New Jersey Gov. Christie also made mention of agreeing with Rubio that "we shouldn't be destroying our economy in order to chase some wild left-wing idea that somehow us by ourselves is going to fix the climate." Back in April, PolitiFact checked a statement by Rubio that "with certainty (cap and trade) would have a devastating impact on our economy." We rated it False.
The national debt
So candidates did discuss the economy, though with little in the way of concrete plans. There also were a few mentions of the national debt, in addition to Fiorina’s attack on Trump.
Christie cited debt service as a major portion of what the federal budget is stuck dealing with. "Seventy one percent of all federal spending is on entitlements and debt service," he said.
Bush said his 4 percent economic growth plan will "deal with the structural fiscal problems that exist because of our entitlement problems that will overwhelm and create way too much debt," but didn’t discuss specifics about controlling projected costs.
Rubio brought up the national debt while trading barbs with Trump; Rubio mentioned the debt as a symptom of Washington dysfunction.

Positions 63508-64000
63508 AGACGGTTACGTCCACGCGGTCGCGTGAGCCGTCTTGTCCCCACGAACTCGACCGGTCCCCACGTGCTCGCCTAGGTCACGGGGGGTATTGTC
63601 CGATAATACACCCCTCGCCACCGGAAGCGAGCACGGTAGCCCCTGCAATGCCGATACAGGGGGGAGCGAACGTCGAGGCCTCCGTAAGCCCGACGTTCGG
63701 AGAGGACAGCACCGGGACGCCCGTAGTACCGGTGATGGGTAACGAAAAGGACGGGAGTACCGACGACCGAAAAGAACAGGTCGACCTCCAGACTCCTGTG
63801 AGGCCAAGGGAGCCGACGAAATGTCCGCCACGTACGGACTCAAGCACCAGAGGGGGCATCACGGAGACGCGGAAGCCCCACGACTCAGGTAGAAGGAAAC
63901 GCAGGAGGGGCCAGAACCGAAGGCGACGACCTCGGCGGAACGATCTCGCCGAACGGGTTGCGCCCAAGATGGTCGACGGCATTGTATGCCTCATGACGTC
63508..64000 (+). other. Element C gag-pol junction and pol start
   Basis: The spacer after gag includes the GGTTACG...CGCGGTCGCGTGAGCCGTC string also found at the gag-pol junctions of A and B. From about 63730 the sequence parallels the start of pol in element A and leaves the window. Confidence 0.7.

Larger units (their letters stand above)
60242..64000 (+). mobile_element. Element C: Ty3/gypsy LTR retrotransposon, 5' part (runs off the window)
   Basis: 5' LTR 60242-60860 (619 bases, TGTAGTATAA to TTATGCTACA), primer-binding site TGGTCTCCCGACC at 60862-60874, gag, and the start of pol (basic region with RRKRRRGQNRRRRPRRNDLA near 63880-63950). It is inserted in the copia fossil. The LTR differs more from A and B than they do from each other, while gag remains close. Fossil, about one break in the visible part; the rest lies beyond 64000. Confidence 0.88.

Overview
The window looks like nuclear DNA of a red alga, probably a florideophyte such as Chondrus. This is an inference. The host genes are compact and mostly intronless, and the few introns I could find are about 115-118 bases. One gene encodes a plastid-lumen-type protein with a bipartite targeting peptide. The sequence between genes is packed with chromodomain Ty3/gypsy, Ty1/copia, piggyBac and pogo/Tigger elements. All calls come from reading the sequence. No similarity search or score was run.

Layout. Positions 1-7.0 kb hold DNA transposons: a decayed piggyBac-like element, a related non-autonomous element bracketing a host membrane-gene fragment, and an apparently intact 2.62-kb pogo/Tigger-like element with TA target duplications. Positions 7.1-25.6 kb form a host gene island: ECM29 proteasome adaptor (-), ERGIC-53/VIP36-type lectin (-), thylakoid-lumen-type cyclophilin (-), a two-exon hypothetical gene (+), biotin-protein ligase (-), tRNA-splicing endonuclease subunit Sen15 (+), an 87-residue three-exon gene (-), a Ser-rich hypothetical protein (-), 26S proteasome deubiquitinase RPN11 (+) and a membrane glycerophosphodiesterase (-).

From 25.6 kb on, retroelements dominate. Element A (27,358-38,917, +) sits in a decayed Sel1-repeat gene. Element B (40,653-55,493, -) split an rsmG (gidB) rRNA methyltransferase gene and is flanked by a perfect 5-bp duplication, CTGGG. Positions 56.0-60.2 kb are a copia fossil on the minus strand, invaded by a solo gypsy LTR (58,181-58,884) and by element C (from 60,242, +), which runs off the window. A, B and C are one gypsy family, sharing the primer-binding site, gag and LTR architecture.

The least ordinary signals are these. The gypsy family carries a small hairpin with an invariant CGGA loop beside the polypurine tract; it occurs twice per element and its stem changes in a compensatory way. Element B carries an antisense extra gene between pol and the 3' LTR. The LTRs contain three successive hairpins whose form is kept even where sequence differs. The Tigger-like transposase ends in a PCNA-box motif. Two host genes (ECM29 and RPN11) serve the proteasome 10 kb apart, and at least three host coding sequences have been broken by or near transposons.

"You have millions of people in this country living paycheck to paycheck, and nothing is being done about it," Rubio said. "We are about to leave our children with $18 trillion in debt, and they're about to raise the debt limit again."
Rubio said, "We had a three-hour debate, no discussion about the national debt, very little about the economy."
He’s right there was very little mention of the economy, but the national debt was brought up by some of the 11 candidates, usually while addressing an opponent. We should note that even then, no one gave any specifics about what to do beyond some broad talking points.
We rate Rubio’s statement Mostly True.
Marco Rubio, "This Week," Sept. 20, 2015
Congressional Quarterly, CNN debate transcript, Sept. 16, 2015
PolitiFact, "‘With certainty’ cap-and-trade would wreck the economy, Rubio says," April 23, 2015
The Hill, "Poll shows that voters remain concerns about the nation's debt," Feb. 24, 2015
PolitiFact, "Debt vs. deficit: What’s the difference?," Feb. 27, 2014